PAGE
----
Published online by Cambridge University Press: 22 September 2009
When your eyes are sated with the spectacle of things above and you lower them to earth, another aspect of things, and otherwise wonderful, will meet your gaze. On this side you will see level plains stretching out their boundless expanse, on the other, mountains rising in great, snowclad ridges and lifting their peaks to heaven … You will see the ships seeking the lands they ignore; you will see that no enterprise rejects human audacity, and you will be, in these attempts, both spectator and participant.Seneca, To Marcia on Consolation 18, 4–7
One of the characteristics of the end of the twentieth century was the extraordinary development of the travel industry: modes of transport, communication channels and the tourist market. Travelling is no longer the impossible dream. This revolution in mobility is not without parallels in history. Of course, there was the fifteenth century with its great maritime conquests (the Indies, America). Earlier, the crusades had stimulated curiosity in the Orient. Another period, less known, but just as influential in the launching of travel was the turn of the Christian era in the Roman Empire. There are numerous indications which lead us to believe that the Mediterranean populations of this period were fascinated by travel.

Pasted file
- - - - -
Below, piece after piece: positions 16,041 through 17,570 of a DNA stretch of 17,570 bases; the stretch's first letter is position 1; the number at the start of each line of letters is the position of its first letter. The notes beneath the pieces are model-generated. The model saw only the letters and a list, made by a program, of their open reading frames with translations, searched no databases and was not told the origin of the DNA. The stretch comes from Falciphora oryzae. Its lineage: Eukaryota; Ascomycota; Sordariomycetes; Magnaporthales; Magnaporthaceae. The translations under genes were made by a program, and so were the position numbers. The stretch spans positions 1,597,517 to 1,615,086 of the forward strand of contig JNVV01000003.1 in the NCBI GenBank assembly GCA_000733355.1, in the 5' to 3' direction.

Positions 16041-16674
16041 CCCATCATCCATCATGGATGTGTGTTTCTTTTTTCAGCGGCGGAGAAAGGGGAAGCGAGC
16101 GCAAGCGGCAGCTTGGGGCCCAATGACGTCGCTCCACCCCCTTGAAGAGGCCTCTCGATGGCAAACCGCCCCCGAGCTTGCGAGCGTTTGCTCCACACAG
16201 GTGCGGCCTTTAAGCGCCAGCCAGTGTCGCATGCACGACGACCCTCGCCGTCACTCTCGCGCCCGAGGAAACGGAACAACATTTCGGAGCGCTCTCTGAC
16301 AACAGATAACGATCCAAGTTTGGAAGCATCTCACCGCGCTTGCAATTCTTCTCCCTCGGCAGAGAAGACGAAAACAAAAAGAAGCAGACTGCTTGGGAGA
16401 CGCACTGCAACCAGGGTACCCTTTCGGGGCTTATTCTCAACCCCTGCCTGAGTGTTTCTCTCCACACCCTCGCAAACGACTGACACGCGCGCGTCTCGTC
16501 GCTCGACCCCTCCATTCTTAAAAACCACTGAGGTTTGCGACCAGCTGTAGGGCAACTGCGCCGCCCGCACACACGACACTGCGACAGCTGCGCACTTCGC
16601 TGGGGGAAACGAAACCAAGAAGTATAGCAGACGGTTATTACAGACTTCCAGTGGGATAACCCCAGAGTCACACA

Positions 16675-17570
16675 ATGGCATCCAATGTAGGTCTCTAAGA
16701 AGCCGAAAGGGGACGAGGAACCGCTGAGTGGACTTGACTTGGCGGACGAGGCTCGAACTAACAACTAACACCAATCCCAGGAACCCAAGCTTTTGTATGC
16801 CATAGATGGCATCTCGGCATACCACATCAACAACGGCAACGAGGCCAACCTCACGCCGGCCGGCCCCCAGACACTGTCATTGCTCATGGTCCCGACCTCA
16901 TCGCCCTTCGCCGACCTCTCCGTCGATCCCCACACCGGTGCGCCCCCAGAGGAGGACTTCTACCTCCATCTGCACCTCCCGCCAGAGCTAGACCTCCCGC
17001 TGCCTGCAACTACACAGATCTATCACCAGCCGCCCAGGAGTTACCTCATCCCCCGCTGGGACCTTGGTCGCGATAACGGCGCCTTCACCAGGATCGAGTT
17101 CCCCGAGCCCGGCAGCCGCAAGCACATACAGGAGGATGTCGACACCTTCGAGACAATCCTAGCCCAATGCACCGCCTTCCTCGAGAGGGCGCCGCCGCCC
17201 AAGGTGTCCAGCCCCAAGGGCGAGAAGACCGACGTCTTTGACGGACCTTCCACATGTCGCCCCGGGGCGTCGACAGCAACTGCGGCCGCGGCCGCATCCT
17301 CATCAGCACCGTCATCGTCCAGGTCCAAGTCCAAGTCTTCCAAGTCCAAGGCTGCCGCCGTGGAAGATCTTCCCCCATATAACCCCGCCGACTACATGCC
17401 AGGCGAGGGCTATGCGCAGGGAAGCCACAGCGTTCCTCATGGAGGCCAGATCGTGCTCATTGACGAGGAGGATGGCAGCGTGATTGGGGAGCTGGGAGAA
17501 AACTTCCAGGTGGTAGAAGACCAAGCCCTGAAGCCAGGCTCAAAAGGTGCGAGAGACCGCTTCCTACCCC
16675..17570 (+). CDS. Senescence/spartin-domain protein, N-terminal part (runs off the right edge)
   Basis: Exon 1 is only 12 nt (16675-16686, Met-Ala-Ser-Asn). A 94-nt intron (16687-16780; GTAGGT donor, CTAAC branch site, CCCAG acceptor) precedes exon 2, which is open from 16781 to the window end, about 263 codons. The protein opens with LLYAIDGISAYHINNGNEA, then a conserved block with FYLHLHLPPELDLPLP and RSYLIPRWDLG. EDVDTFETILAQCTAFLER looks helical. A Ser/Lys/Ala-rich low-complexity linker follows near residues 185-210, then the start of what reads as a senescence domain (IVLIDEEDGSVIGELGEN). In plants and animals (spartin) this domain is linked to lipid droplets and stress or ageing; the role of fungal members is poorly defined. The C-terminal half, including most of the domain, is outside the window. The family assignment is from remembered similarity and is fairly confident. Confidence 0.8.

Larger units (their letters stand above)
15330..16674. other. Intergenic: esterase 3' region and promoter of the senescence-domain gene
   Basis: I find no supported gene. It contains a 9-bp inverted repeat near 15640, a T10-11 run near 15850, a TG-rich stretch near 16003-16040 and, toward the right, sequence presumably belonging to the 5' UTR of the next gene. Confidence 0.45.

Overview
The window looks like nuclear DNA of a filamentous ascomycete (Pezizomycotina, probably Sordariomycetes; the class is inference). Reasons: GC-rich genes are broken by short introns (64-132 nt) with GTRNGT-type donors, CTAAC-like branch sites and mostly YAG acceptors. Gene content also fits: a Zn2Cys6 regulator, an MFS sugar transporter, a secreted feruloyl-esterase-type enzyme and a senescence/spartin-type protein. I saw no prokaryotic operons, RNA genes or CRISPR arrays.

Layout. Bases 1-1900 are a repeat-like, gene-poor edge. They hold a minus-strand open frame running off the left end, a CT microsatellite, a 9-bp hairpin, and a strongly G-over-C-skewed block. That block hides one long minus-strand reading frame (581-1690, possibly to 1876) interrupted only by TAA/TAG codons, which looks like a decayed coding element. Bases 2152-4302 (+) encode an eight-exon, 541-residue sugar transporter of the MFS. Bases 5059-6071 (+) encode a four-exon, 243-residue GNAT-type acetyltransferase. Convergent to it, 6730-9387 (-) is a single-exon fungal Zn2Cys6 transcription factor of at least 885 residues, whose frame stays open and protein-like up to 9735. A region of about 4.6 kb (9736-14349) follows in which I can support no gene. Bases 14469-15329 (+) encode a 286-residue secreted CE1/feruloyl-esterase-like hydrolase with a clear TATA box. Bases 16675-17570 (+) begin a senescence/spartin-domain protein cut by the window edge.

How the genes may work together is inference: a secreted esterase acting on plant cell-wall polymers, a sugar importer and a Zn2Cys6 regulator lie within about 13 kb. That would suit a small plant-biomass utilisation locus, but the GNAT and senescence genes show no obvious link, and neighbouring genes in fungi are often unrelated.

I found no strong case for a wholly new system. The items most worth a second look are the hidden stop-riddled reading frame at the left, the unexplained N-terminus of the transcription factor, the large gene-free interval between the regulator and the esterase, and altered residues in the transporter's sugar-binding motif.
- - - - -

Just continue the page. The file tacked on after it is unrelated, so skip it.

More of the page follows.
An effect of globalization
Historians agree in describing the Roman Empire as a world in which, everywhere, interest in unknownworlds, the development of the means of communication, and the stability assured by the Pax Augustana come together to intensify exchange.